Monosodium glutamate, the flavor-enhacing food additive better known as MSG, has long been identified as an ingredient to avoid, even though it maintains GRAS status (generally recognized as safe) by the FDA. It’s been connected to migraines, tinnitus among other health concerns, and now it’s being implicated as a cause of obesity and other metabolic disorders.
According to recent research, MSG may be a ‘critical factor’ in the initial onset of metabolic syndrome and obesity.
The research, published in the recent Journal of Medicinal Food, found that MSG appeared to decrease metabolism rates, reports Food Navigator. Co-editor-in-chief of the journal, Sampath Parthasarathy said the research “may have far reaching implications.”
The study was led by Makoto Fujimoto of the University of Toyama in Japan. According to Fujimoto’s team, “MSG appears to be a critical factor in the initiation of obesity, whereas calorie intake may modulate the progression of the disease.”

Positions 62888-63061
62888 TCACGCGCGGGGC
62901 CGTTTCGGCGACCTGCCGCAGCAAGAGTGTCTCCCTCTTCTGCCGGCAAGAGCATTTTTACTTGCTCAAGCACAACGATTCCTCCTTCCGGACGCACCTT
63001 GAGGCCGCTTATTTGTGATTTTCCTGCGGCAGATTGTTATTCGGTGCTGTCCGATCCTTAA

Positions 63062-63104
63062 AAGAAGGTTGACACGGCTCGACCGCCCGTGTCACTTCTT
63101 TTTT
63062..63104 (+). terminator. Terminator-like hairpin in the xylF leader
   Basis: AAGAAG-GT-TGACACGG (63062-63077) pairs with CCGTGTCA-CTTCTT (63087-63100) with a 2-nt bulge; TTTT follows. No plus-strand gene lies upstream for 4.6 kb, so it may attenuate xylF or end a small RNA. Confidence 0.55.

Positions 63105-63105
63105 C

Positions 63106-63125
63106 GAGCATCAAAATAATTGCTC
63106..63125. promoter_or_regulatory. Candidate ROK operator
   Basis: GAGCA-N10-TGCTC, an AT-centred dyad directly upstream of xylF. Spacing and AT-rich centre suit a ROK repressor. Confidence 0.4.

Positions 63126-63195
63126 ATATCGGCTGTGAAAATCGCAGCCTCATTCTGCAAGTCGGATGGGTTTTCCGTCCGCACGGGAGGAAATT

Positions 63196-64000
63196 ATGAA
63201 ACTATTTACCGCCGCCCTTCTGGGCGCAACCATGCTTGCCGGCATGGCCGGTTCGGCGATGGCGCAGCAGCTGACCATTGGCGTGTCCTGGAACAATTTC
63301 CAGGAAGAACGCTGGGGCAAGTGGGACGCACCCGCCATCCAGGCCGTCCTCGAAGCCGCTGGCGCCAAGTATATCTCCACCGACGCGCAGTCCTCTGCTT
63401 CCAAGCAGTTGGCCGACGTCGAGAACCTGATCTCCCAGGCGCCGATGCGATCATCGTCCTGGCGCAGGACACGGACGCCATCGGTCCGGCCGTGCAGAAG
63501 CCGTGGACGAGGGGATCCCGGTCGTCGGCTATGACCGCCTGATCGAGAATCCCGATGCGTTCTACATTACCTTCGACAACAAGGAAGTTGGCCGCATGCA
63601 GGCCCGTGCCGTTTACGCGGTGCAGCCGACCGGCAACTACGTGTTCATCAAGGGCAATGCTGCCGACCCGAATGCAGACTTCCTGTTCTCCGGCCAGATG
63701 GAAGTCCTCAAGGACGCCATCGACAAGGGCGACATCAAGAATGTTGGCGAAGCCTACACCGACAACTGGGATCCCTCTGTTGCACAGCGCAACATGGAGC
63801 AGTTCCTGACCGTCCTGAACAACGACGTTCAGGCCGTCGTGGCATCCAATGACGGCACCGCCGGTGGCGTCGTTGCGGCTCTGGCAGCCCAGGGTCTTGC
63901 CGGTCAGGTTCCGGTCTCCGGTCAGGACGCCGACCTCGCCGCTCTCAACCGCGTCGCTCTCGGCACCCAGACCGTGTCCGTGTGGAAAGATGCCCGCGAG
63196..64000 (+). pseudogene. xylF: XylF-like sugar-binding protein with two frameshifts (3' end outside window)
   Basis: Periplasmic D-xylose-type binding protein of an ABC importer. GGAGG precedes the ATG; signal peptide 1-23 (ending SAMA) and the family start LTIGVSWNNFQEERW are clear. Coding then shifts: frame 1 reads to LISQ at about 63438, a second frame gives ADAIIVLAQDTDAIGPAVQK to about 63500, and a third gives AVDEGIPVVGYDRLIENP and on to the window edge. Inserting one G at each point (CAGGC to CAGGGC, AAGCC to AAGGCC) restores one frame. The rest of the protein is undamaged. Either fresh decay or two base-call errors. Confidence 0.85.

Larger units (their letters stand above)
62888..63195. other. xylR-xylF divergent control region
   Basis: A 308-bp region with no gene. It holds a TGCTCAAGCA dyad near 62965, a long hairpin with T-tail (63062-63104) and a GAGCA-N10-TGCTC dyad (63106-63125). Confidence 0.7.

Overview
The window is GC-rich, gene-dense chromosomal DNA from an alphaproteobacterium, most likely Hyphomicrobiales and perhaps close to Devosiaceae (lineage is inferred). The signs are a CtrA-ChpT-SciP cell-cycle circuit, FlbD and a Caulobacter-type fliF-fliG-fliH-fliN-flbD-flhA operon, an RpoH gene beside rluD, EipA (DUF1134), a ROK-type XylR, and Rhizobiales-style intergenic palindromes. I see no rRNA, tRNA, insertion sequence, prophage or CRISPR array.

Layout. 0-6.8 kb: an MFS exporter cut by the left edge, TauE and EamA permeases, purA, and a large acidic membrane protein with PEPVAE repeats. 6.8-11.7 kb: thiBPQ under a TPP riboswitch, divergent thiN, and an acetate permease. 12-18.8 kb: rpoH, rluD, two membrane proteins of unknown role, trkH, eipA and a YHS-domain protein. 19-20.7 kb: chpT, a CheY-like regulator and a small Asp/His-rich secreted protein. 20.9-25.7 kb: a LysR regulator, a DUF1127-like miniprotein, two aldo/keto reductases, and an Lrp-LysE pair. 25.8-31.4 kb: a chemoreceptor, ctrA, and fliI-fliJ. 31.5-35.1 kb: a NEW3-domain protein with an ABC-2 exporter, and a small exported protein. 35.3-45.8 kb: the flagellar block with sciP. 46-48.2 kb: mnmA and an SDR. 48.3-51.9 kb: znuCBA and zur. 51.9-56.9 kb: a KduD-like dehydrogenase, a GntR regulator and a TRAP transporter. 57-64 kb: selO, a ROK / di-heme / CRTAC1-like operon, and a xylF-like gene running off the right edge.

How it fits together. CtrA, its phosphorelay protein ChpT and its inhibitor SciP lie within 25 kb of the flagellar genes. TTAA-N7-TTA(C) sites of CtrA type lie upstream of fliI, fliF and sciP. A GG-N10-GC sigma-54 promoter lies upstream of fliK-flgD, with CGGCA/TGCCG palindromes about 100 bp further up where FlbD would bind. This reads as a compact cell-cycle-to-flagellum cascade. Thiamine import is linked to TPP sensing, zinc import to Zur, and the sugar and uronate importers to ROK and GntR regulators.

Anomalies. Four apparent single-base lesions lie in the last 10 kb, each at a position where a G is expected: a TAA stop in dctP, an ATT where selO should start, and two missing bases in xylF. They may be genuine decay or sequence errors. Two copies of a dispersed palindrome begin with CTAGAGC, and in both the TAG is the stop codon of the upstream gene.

Mice were fed MSG at birth and then split into two groups at 3 months: one was fed a restricted diet and one was allowed unrestricted feedings. Both groups were compared to a control group of mice who had not been fed MSG.
“The team found that by six months of age MSG mice on a restricted diet manifested the same degree of obesity, serum ALT, and liver histology changes compared to their unrestricted diet counterpart—and opposite of control mice on a restricted diet without MSG,” reports Food Navigator. “By 12 months, the MSG-fed mice had developed obesity with visceral fat deposition regardless of the dietary regimen.”
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